FOR years, it seemed as though only one photograph of Nelson Mandela existed. It showed him with bushy hair, plump cheeks, and a look of serious determination. But it was a black-and-white shot, so grainy it looked ancient — a visual documentation of an era and an individual whose time had long passed.
In the early 1960s, fed up with the systematic oppression and inhumane treatment of indigenous Africans, Mandela successfully proposed a plan of violent tactics and guerrilla warfare, essentially forming the military wing of the African National Congress. Within a few years, this martial division, aptly named Umkhonto we Sizwe or Spear of the Nation, was discovered and its leadership detained. In 1964 Mandela was found guilty of sabotage, and ordered to serve a life sentence.
During his trial, in lieu of testimony, he delivered a speech from the dock. “I have cherished the ideal of a democratic and free society in which all persons live together in harmony and with equal opportunities,” he said. “It is an ideal which I hope to live for and to achieve. But if need be, it is an ideal for which I am prepared to die.”
I was 5 years old when Nelson Mandela became prisoner number 46664, and was banished to spend the remainder of his years on Robben Island, five square miles of land floating just north of Cape Town. Robben Island had been the site of a colony for lepers, a lunatic asylum and a series of prisons. It was a place of exile, punishment and isolation, a place where people were sent and then forgotten.
But the haunting image in that photograph did not let us forget. In the 1970s, I was a member of the African Youth Command, an activist group that protested against social and political injustices. We idolized Mandela. We hung posters of that photograph in our dormitory rooms; we printed it on pamphlets. We refused to let Mandela fade into irrelevance; we marched, held demonstrations, staged concerts and boycotts, signed petitions and issued press statements. We did everything we could to decry the evils of apartheid and keep his name on people’s tongues. We even burned effigies of John Vorster, Jimmy Kruger and other proponents of that government-sanctioned white supremacy.
Freedom on the African continent was a reality for which we were willing to fight. Nevertheless, I think we’d resigned ourselves to the likelihood that Mandela would remain a prisoner until his death, and South Africans would not experience equality until well after our lifetimes. Then on Feb. 11, 1990, the miraculous happened; Mandela was released.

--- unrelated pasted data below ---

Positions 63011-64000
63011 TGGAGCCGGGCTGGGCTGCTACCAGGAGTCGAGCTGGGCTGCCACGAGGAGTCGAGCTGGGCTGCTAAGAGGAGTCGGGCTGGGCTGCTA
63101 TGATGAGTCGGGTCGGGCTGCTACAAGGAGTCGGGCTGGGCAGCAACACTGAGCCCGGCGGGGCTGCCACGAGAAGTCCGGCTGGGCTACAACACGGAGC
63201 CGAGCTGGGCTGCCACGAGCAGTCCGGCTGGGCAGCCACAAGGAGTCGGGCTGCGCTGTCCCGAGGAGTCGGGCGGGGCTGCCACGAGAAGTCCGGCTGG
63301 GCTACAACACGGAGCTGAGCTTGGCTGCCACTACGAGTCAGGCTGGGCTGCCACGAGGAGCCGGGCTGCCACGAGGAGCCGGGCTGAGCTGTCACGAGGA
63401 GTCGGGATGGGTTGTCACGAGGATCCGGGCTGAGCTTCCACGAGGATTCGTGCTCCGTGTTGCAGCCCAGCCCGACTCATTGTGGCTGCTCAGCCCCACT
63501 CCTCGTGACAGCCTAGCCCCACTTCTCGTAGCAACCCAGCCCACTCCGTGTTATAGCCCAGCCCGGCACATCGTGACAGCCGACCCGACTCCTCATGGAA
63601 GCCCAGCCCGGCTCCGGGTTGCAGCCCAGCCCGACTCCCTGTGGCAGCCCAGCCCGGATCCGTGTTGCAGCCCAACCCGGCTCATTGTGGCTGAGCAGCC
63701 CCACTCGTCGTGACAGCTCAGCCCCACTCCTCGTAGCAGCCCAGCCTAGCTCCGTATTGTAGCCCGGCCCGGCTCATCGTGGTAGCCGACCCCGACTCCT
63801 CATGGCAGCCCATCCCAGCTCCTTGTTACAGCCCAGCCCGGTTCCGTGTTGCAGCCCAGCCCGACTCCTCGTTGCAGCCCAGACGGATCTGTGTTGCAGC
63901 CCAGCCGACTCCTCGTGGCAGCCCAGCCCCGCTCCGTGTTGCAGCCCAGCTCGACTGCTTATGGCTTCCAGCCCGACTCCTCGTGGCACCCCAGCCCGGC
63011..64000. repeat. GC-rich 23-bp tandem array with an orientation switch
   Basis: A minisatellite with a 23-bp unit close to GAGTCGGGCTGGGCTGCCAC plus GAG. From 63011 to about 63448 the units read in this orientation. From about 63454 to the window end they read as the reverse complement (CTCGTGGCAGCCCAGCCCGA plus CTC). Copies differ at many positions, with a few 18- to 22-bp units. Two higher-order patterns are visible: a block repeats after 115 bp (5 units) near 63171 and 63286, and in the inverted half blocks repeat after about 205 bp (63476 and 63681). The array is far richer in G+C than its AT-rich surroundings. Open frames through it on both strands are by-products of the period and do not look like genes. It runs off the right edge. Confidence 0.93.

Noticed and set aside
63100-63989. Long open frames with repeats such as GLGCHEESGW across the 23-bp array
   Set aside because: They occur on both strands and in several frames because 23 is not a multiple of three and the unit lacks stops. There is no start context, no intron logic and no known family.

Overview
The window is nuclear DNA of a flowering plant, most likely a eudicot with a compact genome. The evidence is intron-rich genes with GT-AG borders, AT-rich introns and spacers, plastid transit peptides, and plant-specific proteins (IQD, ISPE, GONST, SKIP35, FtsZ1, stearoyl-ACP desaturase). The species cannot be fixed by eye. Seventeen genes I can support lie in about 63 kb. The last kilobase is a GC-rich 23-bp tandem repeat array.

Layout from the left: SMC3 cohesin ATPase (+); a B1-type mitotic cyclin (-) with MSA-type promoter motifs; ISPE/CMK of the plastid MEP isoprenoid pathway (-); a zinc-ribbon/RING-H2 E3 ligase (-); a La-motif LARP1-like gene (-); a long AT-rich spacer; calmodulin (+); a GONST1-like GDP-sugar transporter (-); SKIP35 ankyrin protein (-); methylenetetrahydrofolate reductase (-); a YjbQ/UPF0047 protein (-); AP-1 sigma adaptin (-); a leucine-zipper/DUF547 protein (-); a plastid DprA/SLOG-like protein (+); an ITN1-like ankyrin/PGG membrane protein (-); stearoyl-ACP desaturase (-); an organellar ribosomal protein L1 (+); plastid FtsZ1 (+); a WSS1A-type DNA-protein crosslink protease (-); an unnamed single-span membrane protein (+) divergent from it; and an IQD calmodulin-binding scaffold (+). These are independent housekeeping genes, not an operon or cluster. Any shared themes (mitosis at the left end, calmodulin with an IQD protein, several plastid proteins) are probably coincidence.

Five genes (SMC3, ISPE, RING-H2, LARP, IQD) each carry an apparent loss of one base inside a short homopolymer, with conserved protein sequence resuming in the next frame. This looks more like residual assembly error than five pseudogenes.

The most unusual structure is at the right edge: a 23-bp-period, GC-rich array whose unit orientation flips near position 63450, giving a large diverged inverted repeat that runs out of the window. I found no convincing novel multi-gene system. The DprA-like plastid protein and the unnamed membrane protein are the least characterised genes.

The world was spellbound. We wondered what we would do if we were in his shoes. We all waited for an indescribable rage, a call for retribution that any reasonable mind would have understood. Twenty-seven years of his life, gone. Day after day of hard labor in a limestone quarry, chipping away at white rock under a bright and merciless sun — without benefit of protective eyewear — had virtually destroyed his tear ducts and, for years, robbed Mandela even of his ability to cry.
Yet, the man insisted on forgiveness. “To go to prison because of your convictions,” he said, “and be prepared to suffer for what you believe in, is something worthwhile. It is an achievement for a man to do his duty on earth irrespective of the consequences.”
By the time I finally came face to face with Nelson Mandela, he had already been awarded the Nobel Peace Prize and elected president of a land in which he and all other black people had previously been refused suffrage. He had become an icon, not only of hope, but also of the possibility for healing.
I was relatively new to politics then, a member of Parliament and minister of communications. It was my first time in Cape Town. I had stayed out late with friends and was waiting to take the lift up to my hotel room. When the doors opened, there was Mandela. I took a step back, and froze. As he exited, Mandela glanced in my direction and nodded. I could not return the gesture. I couldn’t move, not even to blink. I just stood there in awe, thinking: here was the man for whom we had marched, sung and wept; the man from the black-and-white photograph. Here was the man who had created a new moral compass for South Africa and, as a matter of course, the entire continent.
It is no coincidence that in the years since Mandela’s release so much of Africa has turned toward democracy and the rule of law. His utilization of peace as a vehicle of liberation showed Africa that if we were to move beyond the divisiveness caused by colonization, and the pain of our self-inflicted wounds, compassion and forgiveness must play a role in governance. Countries, like people, must acknowledge the trauma they have experienced, and they must find a way to reconcile, to make what was broken whole again.
That night, as I watched Mandela walk past me, I understood that his story, the long walk to freedom, was also Africa’s story. The indignation that once permeated our continent has been replaced by inspiration. The undercurrent of pessimism resulting from the onslaught of maladies — wars, coups, disease, poverty and oppression — has given way to a steadily increasing sense of possibility.
It wasn’t just Nelson Mandela who was transformed during those years of his imprisonment. We all were. And Africa is all the better because of that.
John Dramani Mahama is the president of Ghana and the author of the memoir “My First Coup d’État: And Other True Stories From the Lost Decades of Africa.”
Published by: The New York Times